I’m with you there has not been any day after Thanksgiving shopping for me for quite a while. I did go a couple of time when my children were younger but I do not enjoy getting elbowed or shoved while I am trying to pick out a gift. I did go for a little while the Sunday afternoon that weekend but it was mostly just because I needed to start somewhere. Last year I did a lot of homemade gifts but I worked more hours this year and just did not get it together. I also have six grandchildren that I am trying to help fill in a few things on their Christmas list since their parents are having a lean year. My husband and I have been blessed that our jobs are secure and we do not do a lot of spending on ourselves. Although I do love the crafts stores and the same type of small town shops you enjoy. I hope you have a wonderful old fashioned Christmas and enjoy the celebration of the birth of Jesus.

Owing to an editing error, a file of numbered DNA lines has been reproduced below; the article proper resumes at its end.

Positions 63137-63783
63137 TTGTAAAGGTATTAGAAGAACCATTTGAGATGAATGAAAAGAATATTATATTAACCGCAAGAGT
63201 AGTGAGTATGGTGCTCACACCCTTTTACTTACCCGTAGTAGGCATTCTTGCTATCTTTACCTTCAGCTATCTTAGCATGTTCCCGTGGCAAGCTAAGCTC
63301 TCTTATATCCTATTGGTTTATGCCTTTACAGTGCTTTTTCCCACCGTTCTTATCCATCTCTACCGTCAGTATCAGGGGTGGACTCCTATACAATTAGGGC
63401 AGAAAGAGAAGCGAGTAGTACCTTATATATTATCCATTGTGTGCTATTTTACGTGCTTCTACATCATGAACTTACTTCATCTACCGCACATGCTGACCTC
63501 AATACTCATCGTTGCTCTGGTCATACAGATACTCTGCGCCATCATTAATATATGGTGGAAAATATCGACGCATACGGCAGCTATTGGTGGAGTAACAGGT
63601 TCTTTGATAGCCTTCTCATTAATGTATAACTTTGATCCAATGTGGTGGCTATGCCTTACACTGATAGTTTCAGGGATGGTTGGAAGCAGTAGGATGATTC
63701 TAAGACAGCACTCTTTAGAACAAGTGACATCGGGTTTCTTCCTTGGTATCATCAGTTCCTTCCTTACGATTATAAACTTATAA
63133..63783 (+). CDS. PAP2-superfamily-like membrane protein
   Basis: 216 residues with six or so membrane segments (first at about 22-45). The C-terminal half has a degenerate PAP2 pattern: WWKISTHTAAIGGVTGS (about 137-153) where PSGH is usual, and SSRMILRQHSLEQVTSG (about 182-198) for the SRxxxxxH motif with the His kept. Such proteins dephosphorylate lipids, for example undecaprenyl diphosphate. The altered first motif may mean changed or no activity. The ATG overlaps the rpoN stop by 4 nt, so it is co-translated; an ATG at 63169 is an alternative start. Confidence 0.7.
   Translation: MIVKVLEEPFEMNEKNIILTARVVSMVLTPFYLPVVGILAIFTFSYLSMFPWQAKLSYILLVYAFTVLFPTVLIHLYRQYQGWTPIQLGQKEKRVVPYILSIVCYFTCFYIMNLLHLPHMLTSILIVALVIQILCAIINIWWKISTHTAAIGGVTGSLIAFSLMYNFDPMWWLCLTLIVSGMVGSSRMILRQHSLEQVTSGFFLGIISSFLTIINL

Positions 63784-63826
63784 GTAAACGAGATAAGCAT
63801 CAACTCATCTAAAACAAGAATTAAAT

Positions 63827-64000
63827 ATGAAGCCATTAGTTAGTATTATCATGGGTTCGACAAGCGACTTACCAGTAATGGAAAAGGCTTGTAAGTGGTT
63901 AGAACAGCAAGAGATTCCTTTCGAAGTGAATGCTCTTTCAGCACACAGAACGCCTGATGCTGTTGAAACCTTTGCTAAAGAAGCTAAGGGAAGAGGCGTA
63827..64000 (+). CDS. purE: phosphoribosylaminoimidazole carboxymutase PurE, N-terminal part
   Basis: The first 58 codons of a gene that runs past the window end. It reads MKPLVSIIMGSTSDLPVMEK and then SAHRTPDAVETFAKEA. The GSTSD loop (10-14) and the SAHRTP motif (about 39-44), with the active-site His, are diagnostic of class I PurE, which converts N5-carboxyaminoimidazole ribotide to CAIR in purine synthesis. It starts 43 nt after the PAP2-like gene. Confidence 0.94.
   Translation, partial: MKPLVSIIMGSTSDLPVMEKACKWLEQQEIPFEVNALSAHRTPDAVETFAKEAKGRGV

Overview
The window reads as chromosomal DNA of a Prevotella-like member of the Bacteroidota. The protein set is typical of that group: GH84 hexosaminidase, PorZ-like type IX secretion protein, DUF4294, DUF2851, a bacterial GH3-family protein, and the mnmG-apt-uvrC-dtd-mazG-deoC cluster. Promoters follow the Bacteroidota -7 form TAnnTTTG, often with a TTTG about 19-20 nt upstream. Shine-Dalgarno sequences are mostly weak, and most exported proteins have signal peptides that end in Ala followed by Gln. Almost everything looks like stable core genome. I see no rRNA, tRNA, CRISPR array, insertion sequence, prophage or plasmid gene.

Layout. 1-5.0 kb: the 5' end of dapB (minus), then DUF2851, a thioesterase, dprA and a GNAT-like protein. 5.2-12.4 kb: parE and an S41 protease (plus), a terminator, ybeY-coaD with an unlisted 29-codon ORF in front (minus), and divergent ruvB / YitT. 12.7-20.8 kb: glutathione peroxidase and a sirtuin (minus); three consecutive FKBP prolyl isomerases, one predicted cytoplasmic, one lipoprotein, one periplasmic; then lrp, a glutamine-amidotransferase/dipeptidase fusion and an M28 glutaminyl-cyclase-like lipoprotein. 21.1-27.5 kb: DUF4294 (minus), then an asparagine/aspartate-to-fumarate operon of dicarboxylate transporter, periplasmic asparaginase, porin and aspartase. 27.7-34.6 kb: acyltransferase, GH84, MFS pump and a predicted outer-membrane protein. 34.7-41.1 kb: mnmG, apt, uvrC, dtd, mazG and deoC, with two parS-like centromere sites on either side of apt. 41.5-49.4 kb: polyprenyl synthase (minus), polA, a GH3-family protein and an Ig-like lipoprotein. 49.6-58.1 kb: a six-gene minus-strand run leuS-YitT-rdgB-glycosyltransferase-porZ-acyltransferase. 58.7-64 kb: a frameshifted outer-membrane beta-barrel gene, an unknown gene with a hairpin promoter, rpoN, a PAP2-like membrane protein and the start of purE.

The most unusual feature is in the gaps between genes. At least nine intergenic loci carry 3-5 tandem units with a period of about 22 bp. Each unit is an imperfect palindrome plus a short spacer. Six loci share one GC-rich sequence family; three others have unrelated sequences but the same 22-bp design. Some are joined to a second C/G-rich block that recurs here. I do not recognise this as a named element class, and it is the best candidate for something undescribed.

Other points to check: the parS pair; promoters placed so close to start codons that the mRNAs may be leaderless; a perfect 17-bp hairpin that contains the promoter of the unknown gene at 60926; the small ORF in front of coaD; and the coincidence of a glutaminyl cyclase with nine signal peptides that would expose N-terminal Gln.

I agree with you, I am not into "Black Friday" either and do not have a credit card, learned the hard way but I did learn if I don’t have the cash I don’t buy it. And love the little stores in small towns. I live near a small town and love this little store they have. Its sad that the woman in the news was more worried about what people would think if she didn’t spend more than $5000.00, boy I wouldn’t know what to do with a budget of $5000.00 LOL! I grew up with a Christmas account putting a dollar away every week, it taught me two things, budget and savings.
I’m with you Rene. I refuse to do the Black Friday shopping. This year I am making scarves and pot holders for the women on my list. The guys are getting cookies and candy. I also like the shops away from the heavy traffic and pushing and shoving that comes with Christmas shopping. Merry Christmas to you and your family.